The Milkweed Diaries

Wednesday, January 7, 2009

How to Eat Local in the Wintertime

Eating local food is easy in August...but how about in the middle of winter?  

For the seed swap and dinner party that we hosted here last weekend, I challenged myself to cook a meal with as many local ingredients as possible to serve to our dozen or so guests.  Coming up with this much local food in January with nary a farmers market in sight and the garden long-since frozen initially seemed a difficult task.  

It turned out to be easier than I thought, thanks to drying, canning, freezing, fermentation, and some long-storing root vegetables.  

We had a delicious, spicy-sweet wintery feast.  Here's the menu for the almost-100%-local meal that we shared:

  • Crostini with dueling pestos
  • Black bean mole topped with spicy salsa and sweet pepper hash
  • Creamy mashed sweet potatoes and potatoes with roasted garlic, fresh raw buttermilk, and homemade butter
  • Slow-cooked collards
  • Brine-pickled okra
  • Warm apple & pear compote served over homemade raw milk ice cream
  • Blackberry and quince meads & crabapple scrumpy

I served two pestos, both made from greens from our garden back in the summer, frozen, and thawed for this meal. One batch included magenta spreen lambsquarters, sorrel, and beet greens; the other was a classic basil pesto with sundried tomatoes from our garden. The bread was from Farm and Sparrow, a local off-grid wood-fired brick oven bakery.

The black bean mole was made with dried shell beans from our summer garden, slow-cooked with mole paste made in the fall from our Pasilla Bajio peppers.  I froze most of the mole paste and now I can unfreeze a few tablespoons of this potent blend and, viola! Spicy summer peppers on the wintertime table!  Along with the beans and mole paste, the other ingredients in this dish were all local: onions from the last farmers market of the year, garlic from our Summer 2008 harvest, and dried oregano from our garden.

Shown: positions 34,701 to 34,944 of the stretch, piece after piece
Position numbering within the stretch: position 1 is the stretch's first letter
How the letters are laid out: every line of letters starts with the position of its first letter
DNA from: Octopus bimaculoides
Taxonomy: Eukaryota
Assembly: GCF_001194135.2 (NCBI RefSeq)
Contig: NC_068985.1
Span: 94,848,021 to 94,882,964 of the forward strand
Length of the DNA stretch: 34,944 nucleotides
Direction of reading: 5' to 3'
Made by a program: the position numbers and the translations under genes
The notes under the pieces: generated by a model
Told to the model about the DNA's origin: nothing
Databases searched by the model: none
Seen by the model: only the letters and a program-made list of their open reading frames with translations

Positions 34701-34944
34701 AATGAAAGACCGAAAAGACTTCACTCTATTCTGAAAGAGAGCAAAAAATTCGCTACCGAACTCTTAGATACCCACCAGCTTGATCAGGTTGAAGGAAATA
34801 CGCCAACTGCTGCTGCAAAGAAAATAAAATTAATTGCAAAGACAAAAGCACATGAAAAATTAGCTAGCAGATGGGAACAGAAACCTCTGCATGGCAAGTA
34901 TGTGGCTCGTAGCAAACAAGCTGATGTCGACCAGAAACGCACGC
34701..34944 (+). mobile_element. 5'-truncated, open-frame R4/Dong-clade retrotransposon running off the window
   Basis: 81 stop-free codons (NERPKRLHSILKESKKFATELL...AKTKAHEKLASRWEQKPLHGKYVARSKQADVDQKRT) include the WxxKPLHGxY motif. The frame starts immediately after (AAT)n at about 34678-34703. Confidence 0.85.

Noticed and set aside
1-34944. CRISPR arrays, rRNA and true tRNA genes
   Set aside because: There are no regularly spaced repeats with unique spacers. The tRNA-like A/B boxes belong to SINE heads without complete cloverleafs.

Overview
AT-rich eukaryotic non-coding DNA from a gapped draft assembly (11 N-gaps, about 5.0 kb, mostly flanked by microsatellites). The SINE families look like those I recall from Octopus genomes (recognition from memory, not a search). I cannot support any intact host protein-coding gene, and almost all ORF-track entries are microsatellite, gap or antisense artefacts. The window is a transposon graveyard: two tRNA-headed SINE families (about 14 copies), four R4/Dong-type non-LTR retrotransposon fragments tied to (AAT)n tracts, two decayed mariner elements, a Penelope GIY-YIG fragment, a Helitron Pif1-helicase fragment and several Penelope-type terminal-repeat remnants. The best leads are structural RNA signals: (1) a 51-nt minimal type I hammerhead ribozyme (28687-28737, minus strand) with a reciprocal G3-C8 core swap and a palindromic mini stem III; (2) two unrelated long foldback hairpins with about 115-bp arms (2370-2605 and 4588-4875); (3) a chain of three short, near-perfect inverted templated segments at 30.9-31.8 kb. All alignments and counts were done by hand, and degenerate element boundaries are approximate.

The salsa was made and frozen in the summer with our own tomatoes, onions, garlic and sweet and hot peppers.  I canned the sweet pepper hash with the last of the peppers from our garden back in October (see "Fall Kitchen and Garden Projects" for the recipe), and we cracked open the first jar for this occassion.

The collards were fresh from our garden, where a few intrepid greens are still growing under season-extending floating row cover.

The okra was also from our garden, preserved in the summer using the ancient process of brining.

The sweet potatoes came from Flying Cloud Farm, just over the ridge in Fairview, and the potatoes were a mix of varieties from various local farmers.  I bought the potatoes and sweet potatoes at the last farmers market of the year, and they are still holding up in storage.  These were mashed and creamed with raw buttermilk from Katy, the cow next door, and my first-ever homemade butter, also thanks to Katy.

I made the fruit compote from dried local pears and apples that we dried in the fall.  The fruit was slow-cooked with local honey and spices.  A little (very non-local) Nicaraguan rum that Melissa brought back from her travels made this steamy dessert concoction even more warming on a winter night. The hot compote was perfect on homemade ice cream (from still MORE of Katy the cow's milk), churned on site by Dana-Dee.

To drink, we had home-fermented Quince Mead, Blackberry Mead, and Crabapple Scrumpy.

Hurrah for local food!

Local food cheerleaders in Australia (more info on the radical cheerleaders of Adelaide, Australia here) ... note the fabulous artichoke, fork, and knife team logo on their team t-shirts...ah, thanks be to google image...


My-DC said...

Is that your hubby in the yellow skirt?

Milkweed said...

I am happy to report that I have no such thing as a husband, but that does look a lot like my sweet partner/loverman/co-conspiritor Christopher in the yellow skirt! He tends to prefer longer skirts generally though.